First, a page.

Wednesday’s People: Saints Paula and Jerome

by Melanie on August 9, 2017

in Catholicism, Nonfiction, Saints, Sisterhood of Saints, Spirituality, Wednesday's Woman

Note: I’m currently featuring women saints who had notable relationships with male saints–their sons, husbands, fathers, or colleagues in faith.

The Basics: Paula, born in 347 in Italy; died in 404 in Israel; canonized pre-congregation; feast day, January 26. Wife, mother, woman religious. Jerome, born 347; died in 420 in Israel; canonized pre-congregation; feast day, September 30. Priest, theologian.

The Story: Their paths intersected at just the right time. Paula and Jerome met when he visited Rome in 382, just three years after she had been widowed. During those three years, Paula had become involved in a circle of women established by Marcella, later a saint herself. Through that group, Paula became deeply involved in ministry to the needy. Jerome arrived for a synod and ended up staying to work on a translation of the Bible, which became known as the Vulgate. Jerome and Paula became so close that there was gossip they had an “improper relationship,” which may have cost Jerome some support. (Of course, his cantankerous personality probably didn’t help either.)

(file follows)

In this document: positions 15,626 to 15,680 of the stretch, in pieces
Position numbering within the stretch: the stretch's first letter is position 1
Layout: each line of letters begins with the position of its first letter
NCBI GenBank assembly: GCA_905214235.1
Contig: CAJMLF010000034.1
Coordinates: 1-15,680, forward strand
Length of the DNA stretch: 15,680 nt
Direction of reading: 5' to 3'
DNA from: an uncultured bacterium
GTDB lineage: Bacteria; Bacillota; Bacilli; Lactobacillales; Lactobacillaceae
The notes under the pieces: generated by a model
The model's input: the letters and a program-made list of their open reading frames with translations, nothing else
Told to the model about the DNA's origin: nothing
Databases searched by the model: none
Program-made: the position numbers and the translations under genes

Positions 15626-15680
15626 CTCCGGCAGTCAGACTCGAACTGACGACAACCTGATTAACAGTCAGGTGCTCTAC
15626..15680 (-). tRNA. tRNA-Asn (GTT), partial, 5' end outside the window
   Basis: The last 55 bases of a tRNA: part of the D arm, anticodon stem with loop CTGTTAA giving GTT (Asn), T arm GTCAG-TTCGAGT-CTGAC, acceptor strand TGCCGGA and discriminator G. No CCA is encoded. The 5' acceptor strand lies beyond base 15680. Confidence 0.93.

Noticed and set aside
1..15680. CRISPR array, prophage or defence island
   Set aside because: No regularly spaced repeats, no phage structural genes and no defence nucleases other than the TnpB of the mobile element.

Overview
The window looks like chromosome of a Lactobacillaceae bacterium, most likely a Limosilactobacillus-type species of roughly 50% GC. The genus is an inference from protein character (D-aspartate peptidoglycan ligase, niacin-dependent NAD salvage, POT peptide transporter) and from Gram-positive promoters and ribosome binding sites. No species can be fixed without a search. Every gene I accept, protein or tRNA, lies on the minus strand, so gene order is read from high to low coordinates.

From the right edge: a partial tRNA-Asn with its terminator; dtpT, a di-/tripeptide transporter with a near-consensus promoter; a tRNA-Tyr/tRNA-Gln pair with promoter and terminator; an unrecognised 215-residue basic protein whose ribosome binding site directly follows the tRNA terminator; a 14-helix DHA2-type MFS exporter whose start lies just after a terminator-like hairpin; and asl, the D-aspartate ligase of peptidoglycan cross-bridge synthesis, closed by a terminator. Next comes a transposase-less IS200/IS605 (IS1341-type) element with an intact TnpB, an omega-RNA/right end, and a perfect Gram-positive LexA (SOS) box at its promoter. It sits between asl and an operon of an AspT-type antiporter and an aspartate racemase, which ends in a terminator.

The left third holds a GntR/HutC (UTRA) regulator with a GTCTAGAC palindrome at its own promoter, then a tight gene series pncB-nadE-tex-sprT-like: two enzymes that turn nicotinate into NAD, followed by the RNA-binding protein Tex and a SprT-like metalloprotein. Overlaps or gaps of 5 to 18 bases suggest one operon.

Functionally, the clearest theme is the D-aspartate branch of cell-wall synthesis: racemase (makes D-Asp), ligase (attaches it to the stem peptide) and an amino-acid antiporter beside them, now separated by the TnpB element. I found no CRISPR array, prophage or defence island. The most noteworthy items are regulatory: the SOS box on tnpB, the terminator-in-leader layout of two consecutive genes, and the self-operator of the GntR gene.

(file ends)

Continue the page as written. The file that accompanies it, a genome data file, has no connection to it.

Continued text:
The pair left Rome separately and ended up in Bethlehem, Paula accompanied by her daughter Eustochium. There, they founded monasteries for men and women, in large part on Paula’s money. Paula helped Jerome with his work translating the Bible from Greek and Hebrew into Latin and also did some of his editing. Jerome’s close relationship with Paula’s family continued to his death; it is said that a granddaughter named for her, “closed the eyes of St. Jerome.”

Jerome’s Words about Paula: “The more she cast herself down, the more she was lifted up by Christ. She was hidden and yet she was not hidden. By shunning glory, she earned glory, for glory follows virtue as its shadow; and deserting those who seek it, it seeks those who despise it.”

What We Can Learn from Paula and Jerome: Jerome, a Doctor of the Catholic Church, is honored for his translations and writings. Paula, perhaps, does not receive all the credit she might deserve. That’s the way things work out sometimes in partnerships. Their relationship shows us that it is doing God’s work, not getting public acclaim for it, is what matters.

To Learn More About Paula and Jerome: Read the letter Jerome wrote to Eustochium after Paula’s death.

To Learn More About Other Women Saints and Blesseds: Come back next week, or consider buying my book, Sisterhood of Saints: Daily Guidance and Inspiration.

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